Net Zero Store Sainsburys

Source: Sainsbury’s

The supermarket will install energy-efficient fridges and LED lighting across its store estate

Sainsbury’s is aiming to slash its use of greenhouses gases in its supply chain by 30% by 2030 as part of its pledge to be net zero by 2040.

The supermarket will achieve the reduction by improving overall energy efficiency across its stores and supply chain. It has worked with the Carbon Trust to create measures to help it reach the goal.

It will install more energy-efficient fridges and LED lighting in its existing stores, while new branches will be designed to help minimise energy consumption. Its newly rennovated Hempstead Valley supermarket in Kent, for instance, underwent a complete refrigeration refit with aerofoil technology to keep the fridges cool and aisles warmer and save 15% of the usual energy used by fridges.

Sainsbury’s will also help suppliers develop and set their own carbon reduction targets and identify opportunities to reduce emissions.

These changes come as part of Sainsbury’s wider commitment become net zero within its own operations by 2040. This objective is 10 years ahead of the UK-wide aim set out by the government as part of the UN Paris Agreement to reduce global warming to at least 2°C.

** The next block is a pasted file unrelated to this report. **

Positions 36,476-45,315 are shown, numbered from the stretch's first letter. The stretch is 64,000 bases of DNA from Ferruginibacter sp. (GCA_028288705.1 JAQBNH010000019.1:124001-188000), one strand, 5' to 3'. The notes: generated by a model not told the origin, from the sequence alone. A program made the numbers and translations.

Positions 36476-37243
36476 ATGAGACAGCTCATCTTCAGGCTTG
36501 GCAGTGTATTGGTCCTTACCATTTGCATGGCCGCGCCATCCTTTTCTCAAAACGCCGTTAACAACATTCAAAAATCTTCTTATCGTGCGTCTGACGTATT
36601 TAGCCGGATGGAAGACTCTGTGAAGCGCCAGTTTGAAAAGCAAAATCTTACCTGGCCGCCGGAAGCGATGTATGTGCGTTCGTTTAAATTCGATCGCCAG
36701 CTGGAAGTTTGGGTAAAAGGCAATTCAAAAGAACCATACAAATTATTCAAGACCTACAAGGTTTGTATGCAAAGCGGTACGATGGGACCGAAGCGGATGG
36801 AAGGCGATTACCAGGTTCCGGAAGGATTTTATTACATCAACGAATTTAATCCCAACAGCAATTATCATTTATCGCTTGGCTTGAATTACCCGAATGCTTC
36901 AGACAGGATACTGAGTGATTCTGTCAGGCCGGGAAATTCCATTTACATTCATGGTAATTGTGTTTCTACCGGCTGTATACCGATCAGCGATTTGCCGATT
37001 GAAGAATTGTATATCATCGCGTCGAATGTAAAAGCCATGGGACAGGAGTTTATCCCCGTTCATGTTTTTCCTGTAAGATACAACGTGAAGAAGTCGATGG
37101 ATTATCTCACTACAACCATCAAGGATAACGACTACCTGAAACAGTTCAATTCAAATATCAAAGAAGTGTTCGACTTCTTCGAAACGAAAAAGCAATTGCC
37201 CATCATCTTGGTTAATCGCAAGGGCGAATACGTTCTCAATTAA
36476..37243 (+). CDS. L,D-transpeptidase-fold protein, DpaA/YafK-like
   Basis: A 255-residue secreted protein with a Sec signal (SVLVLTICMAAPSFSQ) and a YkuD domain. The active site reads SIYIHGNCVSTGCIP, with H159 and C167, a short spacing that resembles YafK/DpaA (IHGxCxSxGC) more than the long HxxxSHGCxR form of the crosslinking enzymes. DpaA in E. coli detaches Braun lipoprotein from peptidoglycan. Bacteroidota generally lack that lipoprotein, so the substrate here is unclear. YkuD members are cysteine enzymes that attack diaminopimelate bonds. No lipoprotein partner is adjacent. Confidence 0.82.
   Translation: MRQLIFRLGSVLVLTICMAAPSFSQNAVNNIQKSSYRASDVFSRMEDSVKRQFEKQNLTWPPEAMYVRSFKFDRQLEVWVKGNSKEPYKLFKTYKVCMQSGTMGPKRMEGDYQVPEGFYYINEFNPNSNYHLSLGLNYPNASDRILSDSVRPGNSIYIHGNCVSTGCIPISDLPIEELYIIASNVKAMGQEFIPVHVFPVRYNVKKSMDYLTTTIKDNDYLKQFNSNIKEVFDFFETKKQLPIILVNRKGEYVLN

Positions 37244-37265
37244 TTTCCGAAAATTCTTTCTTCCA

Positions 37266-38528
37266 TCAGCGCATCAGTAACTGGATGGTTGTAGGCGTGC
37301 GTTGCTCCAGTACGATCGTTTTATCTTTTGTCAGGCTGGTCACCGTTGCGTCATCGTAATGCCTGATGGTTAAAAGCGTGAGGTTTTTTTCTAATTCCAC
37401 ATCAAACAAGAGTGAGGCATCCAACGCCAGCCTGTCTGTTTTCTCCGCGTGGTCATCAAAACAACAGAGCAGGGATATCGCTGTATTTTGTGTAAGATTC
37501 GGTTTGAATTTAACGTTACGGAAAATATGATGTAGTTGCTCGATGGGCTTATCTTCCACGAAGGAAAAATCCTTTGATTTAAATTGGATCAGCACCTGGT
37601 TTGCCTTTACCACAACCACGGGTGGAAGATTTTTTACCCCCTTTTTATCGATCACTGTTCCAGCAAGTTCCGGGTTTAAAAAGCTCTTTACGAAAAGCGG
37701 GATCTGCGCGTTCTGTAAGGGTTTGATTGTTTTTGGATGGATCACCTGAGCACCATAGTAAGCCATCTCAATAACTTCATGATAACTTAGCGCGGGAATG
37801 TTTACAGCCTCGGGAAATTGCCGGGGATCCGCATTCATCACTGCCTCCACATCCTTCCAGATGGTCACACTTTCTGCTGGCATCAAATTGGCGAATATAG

It was the first UK supermarket to announce the goal in January last year, sparking a race to net zero among the grocers.

The endeavour has already seen Sainsbury’s swap its manual pallet trucks with more energy-efficient versions, claiming another UK supermarket first in doing so. It switched the pallet trucks used by its in-store staff for pro-lifters and kinetic-powered ones, while those in the stock room now use lithium-ion trucks in place of lead acid battery manual equipment.

“Setting bold science-based targets across our emissions strengthens our long-standing commitment to protecting the environment and tackling climate change,” said Sainsbury’s CEO Simon Roberts. “We are making significant progress on our road to net zero however we can’t get there on our own. To make a meaningful difference to climate change we need to collaborate with industry, work closely with our suppliers and engage our colleagues and customers.”

“As part of our strategy, we are improving the overall energy efficiency of our existing stores and depots, investing in innovative technology to ensure our fridges are as efficient as possible, reducing refrigerant gas and continuing to look at zero carbon alternatives for the delivery of goods,” Roberts added. “We will also ensure that our new store designs are in line with the latest thinking to minimise energy consumption. We have one opportunity to get this right, so it is really important that we continue to be ambitious and innovate.”